Uterine cancer, also known as endometrial cancer, is the fourth most common cancer for women and the most commonly diagnosed gynecologic cancer in the United States.
- An estimated 61,880 new cases of uterine cancer will be diagnosed in the U.S. in 2019, with more than12,160 deaths expected to result from the diagnosis.
- The incidence of uterine cancer is rising, mainly due to a rise in obesity, which is a key risk factor for this disease.
- Affecting mainly post-menopausal women, the average age of women diagnosed with uterine cancer is 60 years old.
- The overall five-year survival rate for uterine cancer is 81%.
- Today, there are more than 600,000 uterine cancer survivors in the U.S.
Sources: American Cancer Society’s Cancer Facts & Figures 2019 and the American Society of Clinical Oncology’s Cancer.net website
Uterine Cancer Research
In addition to specific projects listed below, genomics research is helping us attack uterine cancer – and all types of cancer. NFCR has distinguished itself from other organizations by emphasizing long-term, transformative research and working to move people toward cancer genomics.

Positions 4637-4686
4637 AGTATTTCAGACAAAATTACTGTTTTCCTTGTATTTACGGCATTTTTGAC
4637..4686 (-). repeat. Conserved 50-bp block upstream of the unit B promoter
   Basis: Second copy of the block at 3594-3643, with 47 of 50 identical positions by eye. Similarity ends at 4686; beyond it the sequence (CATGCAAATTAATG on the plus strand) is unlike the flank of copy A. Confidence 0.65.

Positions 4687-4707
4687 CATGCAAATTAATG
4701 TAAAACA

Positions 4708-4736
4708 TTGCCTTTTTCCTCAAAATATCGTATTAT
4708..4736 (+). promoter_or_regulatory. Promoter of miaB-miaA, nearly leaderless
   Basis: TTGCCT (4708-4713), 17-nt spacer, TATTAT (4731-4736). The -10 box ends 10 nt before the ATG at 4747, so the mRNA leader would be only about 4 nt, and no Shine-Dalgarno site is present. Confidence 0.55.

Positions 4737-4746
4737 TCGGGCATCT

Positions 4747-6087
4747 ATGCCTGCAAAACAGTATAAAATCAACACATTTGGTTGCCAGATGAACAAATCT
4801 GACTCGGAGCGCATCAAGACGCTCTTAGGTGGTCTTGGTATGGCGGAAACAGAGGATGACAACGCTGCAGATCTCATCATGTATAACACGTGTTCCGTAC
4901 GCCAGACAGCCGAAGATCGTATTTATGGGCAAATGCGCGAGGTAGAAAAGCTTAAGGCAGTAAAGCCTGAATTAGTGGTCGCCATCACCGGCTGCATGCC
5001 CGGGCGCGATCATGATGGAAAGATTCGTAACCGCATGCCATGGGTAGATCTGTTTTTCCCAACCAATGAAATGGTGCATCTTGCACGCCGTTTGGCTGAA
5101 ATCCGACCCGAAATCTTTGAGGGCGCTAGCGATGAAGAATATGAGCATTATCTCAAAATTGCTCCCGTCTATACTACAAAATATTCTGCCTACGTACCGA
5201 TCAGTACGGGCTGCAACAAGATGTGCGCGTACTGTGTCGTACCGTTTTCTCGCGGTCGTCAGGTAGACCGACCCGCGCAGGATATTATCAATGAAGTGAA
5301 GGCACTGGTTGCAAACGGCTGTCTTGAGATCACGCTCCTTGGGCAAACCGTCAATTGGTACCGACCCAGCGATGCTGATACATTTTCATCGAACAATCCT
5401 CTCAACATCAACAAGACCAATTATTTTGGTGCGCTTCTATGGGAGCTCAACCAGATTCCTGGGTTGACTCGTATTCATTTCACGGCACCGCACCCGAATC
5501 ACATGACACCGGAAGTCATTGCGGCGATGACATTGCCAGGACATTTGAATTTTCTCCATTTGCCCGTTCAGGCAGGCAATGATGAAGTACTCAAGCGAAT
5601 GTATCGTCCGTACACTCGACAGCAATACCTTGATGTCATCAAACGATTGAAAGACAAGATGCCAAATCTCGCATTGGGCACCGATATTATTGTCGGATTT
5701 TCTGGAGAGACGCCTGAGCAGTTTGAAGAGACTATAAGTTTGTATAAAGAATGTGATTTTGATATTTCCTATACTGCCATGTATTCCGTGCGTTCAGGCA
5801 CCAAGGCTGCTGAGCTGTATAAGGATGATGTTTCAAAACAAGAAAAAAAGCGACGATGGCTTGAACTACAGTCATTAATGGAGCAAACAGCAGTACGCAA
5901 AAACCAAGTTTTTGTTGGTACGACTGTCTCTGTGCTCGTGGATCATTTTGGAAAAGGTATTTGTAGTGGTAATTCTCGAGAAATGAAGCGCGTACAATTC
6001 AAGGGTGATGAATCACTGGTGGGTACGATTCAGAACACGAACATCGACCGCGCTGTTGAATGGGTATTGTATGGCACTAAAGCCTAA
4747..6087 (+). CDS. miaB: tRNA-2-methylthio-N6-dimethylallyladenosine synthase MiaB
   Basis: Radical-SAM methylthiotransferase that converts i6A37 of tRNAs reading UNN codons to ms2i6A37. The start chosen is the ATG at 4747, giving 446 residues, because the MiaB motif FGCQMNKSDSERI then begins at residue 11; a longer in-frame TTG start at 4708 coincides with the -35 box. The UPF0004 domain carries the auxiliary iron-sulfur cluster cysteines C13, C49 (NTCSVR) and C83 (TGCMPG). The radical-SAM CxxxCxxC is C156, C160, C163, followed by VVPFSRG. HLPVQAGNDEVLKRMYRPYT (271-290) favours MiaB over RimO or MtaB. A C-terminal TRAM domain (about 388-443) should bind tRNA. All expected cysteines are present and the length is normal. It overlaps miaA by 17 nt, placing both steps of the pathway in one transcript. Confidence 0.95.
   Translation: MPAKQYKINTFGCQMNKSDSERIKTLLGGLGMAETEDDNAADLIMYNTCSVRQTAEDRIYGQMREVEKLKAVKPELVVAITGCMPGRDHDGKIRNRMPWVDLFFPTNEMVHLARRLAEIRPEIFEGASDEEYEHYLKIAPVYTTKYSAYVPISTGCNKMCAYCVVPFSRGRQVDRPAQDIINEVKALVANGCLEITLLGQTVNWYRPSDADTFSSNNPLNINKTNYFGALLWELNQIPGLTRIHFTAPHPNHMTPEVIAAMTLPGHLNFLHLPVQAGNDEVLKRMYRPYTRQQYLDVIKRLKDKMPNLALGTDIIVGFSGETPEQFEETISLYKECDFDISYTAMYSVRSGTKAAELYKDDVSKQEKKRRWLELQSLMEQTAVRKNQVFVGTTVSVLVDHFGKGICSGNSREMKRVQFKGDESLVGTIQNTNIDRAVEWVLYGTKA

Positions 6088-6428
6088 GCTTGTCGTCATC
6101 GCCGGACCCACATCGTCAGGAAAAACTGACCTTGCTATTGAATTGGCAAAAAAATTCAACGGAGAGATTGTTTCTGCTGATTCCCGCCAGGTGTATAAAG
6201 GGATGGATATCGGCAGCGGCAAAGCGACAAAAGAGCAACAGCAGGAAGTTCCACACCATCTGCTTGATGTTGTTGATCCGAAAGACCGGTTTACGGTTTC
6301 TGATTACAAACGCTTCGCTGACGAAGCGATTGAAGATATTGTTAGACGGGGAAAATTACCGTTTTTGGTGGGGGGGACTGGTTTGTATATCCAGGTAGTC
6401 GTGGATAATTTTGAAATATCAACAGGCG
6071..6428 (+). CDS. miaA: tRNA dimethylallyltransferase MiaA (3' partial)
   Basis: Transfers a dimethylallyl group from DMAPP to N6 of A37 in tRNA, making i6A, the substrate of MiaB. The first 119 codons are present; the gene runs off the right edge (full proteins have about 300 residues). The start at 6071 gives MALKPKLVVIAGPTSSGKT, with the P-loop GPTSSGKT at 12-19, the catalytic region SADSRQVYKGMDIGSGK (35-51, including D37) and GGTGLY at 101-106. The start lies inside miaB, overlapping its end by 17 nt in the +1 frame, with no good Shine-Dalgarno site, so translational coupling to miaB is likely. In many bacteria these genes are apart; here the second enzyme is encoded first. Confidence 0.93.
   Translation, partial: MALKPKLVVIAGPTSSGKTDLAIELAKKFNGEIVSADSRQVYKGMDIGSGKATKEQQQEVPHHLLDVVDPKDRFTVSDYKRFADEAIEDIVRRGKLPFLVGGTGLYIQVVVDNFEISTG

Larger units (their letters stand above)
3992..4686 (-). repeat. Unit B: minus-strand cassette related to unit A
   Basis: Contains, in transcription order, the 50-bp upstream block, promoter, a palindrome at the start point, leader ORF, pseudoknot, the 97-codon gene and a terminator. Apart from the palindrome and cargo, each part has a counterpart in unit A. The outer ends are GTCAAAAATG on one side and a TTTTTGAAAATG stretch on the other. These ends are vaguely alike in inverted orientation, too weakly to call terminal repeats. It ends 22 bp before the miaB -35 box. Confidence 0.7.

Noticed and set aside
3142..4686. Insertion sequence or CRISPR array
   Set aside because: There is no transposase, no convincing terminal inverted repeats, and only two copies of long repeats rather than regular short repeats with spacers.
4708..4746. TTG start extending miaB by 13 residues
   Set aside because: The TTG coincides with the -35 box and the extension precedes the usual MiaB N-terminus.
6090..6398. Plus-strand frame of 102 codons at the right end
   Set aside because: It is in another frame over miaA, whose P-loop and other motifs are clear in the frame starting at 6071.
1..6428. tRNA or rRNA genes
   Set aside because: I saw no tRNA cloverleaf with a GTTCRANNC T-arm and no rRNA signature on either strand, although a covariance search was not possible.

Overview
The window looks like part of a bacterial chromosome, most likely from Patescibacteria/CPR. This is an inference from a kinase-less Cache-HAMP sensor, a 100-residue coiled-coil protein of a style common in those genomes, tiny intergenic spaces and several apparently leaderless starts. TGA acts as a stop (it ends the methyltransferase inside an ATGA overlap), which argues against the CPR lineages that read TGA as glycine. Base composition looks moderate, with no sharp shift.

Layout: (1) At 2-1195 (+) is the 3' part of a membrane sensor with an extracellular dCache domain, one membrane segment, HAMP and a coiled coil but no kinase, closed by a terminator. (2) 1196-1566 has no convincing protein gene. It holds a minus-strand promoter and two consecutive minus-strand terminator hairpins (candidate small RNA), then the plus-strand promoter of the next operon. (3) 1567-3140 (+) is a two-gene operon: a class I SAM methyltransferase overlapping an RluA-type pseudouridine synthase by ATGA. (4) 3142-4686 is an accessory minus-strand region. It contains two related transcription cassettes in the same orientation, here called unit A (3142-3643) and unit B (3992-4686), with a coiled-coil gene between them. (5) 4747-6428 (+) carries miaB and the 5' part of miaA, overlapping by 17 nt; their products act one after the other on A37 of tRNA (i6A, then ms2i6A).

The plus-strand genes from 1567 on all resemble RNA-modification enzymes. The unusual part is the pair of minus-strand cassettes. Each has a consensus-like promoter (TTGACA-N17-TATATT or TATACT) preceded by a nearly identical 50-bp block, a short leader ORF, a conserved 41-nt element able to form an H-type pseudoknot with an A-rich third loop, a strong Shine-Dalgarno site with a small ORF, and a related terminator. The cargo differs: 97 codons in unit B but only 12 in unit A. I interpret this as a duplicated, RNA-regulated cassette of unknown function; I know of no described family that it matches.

Dr. Wei Zhang has devoted his entire career to the pursuit of precision oncology – specifically to the key molecular and genomic events that drive the development and progression of cancer. Over the last 18 years, Dr. Zhang has identified multiple novel cancer markers and oncogenic signaling molecules.
When Dr. Zhang was working at MD Anderson, he and his team identified genetic mutations in endometrioid endometrial carcinoma (EEC), the most common form of uterine cancer. These mutations revealed a more lethal version of an EEC subtype that was previously thought to respond well to treatment. If oncologists can identify the patients with this mutation early on, they may be able to try more aggressive treatment approaches that would increase the likelihood for positive outcomes.
Dr. Kathryn Horwitz’s laboratory, that received NFCR funding for 30 years, focuses on the hormones estradiol and progesterone and their role in breast cancer. Dr. Horwitz’s research has shown that dormant or “sleeping” tumors can be “awakened” by hormones. Thus, her team is continuing their studies to better understand the significance of cell subtypes in luminal cancers, their role in initiating tumors and in spawning dormant mini-tumors at metastatic sites, and the roles of estradiol and progesterone in tumor arousal and recurrence. This work may also have a strong influence on the understanding and treatment of other hormone-related cancers, such as uterine and prostate cancer.